Tuesday, May 6, 2014

Mom on yoga

Not my mother's yoga book but nonetheless Hittleman's 
books were influential to many!
It dawns on me as Mother's Day approaches that I owe a lot of my appreciation of, and dedication to regular yoga practice to my Mom. She was a stalwart believer in basic physical fitness and had a daily routine with little yoga in it, albeit she didn't call it yoga (she didn't call it 'working out' either).  Most of what she did was Jack LaLanne-inspired exercise routine performed daily sometime between making four kids breakfast, school bus stops and lunch. This was the day of three channels on the TV and a similar number of radio stations. There wasn't any video not to mention the Internet. Looking back, you'd think we were on a different planet, pre-Google, when you learned either at the source, via word-of-mouth, at school, from books or what little TV programming there was. Along with LaLanne, mom followed instructions in a small paperback exercise book featuring photos of a woman in a white unitard and white tights. Again, it wasn't a yoga book, but there were pictures of the woman in in shoulder stand and halasana with accompanying directions.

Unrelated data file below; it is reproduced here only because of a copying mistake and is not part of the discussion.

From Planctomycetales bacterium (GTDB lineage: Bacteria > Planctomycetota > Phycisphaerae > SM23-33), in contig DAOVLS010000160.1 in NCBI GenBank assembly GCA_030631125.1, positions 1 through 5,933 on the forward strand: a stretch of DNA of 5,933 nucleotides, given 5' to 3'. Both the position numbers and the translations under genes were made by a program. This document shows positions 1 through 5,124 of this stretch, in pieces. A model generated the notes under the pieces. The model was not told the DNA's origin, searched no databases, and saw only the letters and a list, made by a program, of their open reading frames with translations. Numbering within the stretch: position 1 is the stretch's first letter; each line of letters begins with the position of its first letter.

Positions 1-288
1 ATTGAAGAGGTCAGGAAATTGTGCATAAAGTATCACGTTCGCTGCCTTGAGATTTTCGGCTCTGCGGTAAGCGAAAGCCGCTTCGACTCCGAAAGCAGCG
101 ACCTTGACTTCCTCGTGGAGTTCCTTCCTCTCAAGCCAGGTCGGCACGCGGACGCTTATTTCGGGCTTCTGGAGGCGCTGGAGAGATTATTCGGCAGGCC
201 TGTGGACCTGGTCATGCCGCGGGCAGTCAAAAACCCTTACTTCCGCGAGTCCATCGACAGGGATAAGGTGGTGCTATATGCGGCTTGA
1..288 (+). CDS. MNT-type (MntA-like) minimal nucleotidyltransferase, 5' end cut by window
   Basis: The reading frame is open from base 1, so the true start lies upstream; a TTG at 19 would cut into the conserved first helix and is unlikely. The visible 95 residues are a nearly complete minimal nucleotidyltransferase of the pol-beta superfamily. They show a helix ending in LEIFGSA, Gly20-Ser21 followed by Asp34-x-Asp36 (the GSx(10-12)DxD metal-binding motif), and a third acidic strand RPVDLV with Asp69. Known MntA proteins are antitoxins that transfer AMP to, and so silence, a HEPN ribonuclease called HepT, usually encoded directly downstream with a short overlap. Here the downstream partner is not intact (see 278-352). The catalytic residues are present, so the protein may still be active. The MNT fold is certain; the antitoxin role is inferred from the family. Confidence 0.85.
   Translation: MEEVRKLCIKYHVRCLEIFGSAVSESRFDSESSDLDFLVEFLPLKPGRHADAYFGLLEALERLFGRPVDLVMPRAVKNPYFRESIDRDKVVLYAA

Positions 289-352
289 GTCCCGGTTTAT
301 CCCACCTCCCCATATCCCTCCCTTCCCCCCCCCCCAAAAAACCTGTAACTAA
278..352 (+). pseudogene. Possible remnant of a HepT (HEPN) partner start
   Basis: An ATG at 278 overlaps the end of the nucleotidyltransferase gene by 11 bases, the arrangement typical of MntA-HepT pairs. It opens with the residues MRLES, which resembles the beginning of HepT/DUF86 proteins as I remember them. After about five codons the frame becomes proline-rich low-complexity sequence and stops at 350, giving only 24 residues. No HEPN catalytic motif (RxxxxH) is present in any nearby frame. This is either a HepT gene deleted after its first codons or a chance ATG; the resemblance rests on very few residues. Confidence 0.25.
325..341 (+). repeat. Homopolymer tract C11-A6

Between LaLanne on TV and the paperback, my mom followed suit in the living room, albeit in loose jeans and a cotton shirt.
I didn't really get it. I was a kid. Once in a while I'd try something she was doing, but I considered LaLanne a little too strange in his jumpsuits and big cheer, and the woman in the unitard in the book a little too uncool to follow at that time. So like most things about parents, my appreciation for my mom's discipline comes late in life.
I've heard that a propensity for yoga is attributable to interest, or practice, in one's previous lifetimes, so it intrigues me that my mom, despite her European descent and pious Catholicism, quite naturally gravitated toward exercise and yoga. It grieved me she didn't develop a yoga practice when she had opportunity later in her life, but I'm nonetheless grateful for the role model she provided for taking time each day for a practice of self care.

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